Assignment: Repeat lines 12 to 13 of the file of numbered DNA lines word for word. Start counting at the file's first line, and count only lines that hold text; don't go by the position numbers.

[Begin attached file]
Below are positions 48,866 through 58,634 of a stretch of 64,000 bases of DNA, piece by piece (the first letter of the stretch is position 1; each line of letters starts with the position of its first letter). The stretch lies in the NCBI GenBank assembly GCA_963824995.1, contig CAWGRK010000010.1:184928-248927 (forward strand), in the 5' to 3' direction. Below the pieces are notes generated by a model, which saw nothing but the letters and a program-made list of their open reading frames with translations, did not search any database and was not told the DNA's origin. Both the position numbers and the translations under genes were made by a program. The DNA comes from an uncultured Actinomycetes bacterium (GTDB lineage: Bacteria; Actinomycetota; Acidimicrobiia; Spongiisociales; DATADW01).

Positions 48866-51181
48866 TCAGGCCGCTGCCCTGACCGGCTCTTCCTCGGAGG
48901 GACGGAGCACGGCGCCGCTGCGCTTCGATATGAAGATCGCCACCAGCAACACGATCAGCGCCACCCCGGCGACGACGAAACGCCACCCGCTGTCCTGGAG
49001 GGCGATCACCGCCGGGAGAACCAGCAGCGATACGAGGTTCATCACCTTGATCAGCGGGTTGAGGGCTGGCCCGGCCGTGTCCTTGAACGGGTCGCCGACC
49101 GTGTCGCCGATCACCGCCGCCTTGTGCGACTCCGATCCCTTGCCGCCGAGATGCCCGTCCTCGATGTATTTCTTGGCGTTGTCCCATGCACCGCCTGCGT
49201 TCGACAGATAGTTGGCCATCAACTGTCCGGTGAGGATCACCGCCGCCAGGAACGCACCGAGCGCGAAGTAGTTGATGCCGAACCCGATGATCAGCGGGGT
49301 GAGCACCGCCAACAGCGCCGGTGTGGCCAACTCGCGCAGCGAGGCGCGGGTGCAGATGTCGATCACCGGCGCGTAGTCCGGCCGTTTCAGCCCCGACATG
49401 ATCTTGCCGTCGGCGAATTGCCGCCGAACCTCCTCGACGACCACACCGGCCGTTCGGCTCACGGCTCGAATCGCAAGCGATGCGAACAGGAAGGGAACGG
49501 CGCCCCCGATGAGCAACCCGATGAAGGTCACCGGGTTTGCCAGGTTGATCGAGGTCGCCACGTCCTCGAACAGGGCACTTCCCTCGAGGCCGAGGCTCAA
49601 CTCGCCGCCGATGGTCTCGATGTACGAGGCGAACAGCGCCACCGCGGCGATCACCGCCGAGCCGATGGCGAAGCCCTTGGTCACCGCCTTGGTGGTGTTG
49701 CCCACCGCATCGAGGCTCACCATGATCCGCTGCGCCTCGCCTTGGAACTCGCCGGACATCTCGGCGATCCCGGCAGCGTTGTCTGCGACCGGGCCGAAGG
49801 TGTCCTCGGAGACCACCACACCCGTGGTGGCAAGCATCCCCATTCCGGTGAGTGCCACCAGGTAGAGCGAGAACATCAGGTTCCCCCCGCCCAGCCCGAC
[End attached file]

49701 CCCACCGCATCGAGGCTCACCATGATCCGCTGCGCCTCGCCTTGGAACTCGCCGGACATCTCGGCGATCCCGGCAGCGTTGTCTGCGACCGGGCCGAAGG
49801 TGTCCTCGGAGACCACCACACCCGTGGTGGCAAGCATCCCCATTCCGGTGAGTGCCACCAGGTAGAGCGAGAACATCAGGTTCCCCCCGCCCAGCCCGAC